Saturday, October 30, 2010

Bonobo : Animals

Bonobo's first release was in October 1999 with the song "Terrapin" on the Tru Thoughts compilation "When Shapes Join Together". He released his debut album "Animal Magic" on Tru Thoughts in 2000. With this album, completely self-produced and mainly self-instrumented, he became one of the "new downtempo pioneers" and his chilled, beat-driven music captivated press as well as many major labels.
In 2001, Bonobo was signed to Ninja Tune and in 2003, after one album of remixes on Tru Thoughts in 2002, he released "Dial 'M' For Monkey". In 2005, Bonobo contributed to the Solid Steel series, with his Bonobo Presents Solid Steel: "It Came From The Sea", the release date was scheduled for October 10, 2005, but was released a week early[5], the mix features several exclusive tracks as well as remixes and re-edits.
His third album, entitled "Days to Come", was released on October 2, 2006, the first single from the album was "Nightlite", featuring vocals by Bajka. Following the success of "Days to Come" his tracks have appeared in a number of media-related items. "Days To Come" was voted Best Album of 2006 by Gilles Peterson's listeners.
The song "The Keeper" was released in September 2009 as the lead single from his fourth album "Black Sands", released in March 2010. "Animals" is one of my personal favourites.

Tuesday, October 26, 2010

Kay-Gees : Hustle Wit' Every Muscle

Released in 1975 as Kay-Gee's debut album which is titled differently on the US pressing which is called "Keep On Bumpin' & Master Plan". This pressing has one extra track "Hustle Wit' Every Muscle".
The album is produced by Ronald Bell, founding member of Kool & the Gang. It's obvious that the Kool & The Gang sound dominates this album. You know the drill : chunky basslines, funky guitars, tight bomb horns, catchy vocals etc.
Sampled by Kraak & Smaak on their debut "Boogie Angst".

Saturday, October 23, 2010

All Nations Quartet : He Spoke

Appears as first track on Jazzman Gerald presents Let's Boogaloo vol.5.
The winning formula has remained unchanged, once again you'll find a lot of rare gems along with a bunch of the best contemporary funk and soul productions. The result is an incandescent selection of deep funk, rare soul, modish-R&B, titty-shakers and jazzy 45s that go across the boards.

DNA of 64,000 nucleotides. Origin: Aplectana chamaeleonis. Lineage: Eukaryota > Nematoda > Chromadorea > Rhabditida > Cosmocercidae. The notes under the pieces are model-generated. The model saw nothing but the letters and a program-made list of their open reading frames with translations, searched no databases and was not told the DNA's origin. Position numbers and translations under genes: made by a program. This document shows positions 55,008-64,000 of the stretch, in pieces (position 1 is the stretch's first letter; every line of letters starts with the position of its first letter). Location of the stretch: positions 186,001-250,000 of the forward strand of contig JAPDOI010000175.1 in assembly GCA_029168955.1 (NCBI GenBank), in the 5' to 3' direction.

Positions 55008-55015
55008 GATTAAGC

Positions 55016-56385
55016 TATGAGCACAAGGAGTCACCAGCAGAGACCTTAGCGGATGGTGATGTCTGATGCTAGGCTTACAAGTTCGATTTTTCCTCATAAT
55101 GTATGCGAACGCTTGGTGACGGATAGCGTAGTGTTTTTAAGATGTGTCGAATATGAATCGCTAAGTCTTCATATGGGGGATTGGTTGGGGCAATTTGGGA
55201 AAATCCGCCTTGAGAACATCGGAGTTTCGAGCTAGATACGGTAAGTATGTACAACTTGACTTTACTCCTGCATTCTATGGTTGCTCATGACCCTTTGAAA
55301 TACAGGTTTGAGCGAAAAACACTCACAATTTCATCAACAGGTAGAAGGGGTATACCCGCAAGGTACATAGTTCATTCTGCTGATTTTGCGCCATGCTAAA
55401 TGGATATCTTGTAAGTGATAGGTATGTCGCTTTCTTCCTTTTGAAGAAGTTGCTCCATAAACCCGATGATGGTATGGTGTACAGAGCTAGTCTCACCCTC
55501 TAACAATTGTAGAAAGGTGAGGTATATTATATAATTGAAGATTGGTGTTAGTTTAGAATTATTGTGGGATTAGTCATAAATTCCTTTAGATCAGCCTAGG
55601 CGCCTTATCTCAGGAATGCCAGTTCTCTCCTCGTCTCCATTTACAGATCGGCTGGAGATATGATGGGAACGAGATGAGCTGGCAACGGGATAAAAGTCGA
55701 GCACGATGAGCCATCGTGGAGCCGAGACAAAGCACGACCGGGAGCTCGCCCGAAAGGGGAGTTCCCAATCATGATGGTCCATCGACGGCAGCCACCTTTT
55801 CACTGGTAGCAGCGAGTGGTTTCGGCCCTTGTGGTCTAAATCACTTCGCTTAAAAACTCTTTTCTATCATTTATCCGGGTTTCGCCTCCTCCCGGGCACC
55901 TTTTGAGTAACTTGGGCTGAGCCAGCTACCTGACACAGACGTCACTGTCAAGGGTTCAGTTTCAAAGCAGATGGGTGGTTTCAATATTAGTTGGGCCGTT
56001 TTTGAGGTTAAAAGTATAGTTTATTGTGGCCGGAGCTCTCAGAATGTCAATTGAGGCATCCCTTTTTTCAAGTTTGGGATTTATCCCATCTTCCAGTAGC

Amongst the new productions are "His Spoke", a raw, lo-fi gospel funk 45 from 2009 by All Nation Quartet aka Ozzy guitarist & funk/soul addict Kris Holmes.

Tuesday, October 19, 2010

David McCallum : The Edge

In the 1960s, McCallum recorded four albums for Capitol Records with producer David Axelrod: "A Part of Me" (1966), "A Bit More of Me" (1966), "It's Happening Now!" (1967), and "McCallum" (1968). The most well known of his pieces today is "The Edge," which was sampled by Dr. Dre as the intro and riff to the track "The Next Episode."
McCallum did not sing on these records, as many television stars of the 60s did when offered recording contracts, but used the opportunity to make a different statement. As a classically trained musician, he conceived a blend of oboe, french horn, and strings with guitar and drums, and presented instrumental interpretations of hits of the day. The official arranger on the albums was H. B. Barnum, but McCallum conducted and contributed a few original compositions over the course of four LPs.

Monday, October 18, 2010

Fred Wesley : Four Play

"Four Play" appears on the 1977 album "A Blow for Me, a Toot to You".
"Four Play" is an excellent track that really features some great bass playing from Bootsy. The rhythm is hypnotic and moving, with the horns coming in to work against the tension of the guitars & bass.
Despite the fact that this album is mostly a bunch of old tracks that were redone with new horn tracks, it's still excellent. The greatness of the musicians and their amazing output at the time meant that these were no mere outtakes, but rather excellent tracks that didn't quite fit in elsewhere. Fittingly, most of the music and vocals are handled by Bootsy's Rubber Band, for whom the Horny Horns played for on all their records. In fact, the Horny Horns were named right around the time that the Rubber Band was born. In addition, frequent Rubber Band contributors Garry Shider, Michael Hampton and Bernie Worrell can be heard all over the album. The album stays lightly funky the whole way through, with horns dominant throughout. The vocals are mostly chants if they're there at all.

Wednesday, October 13, 2010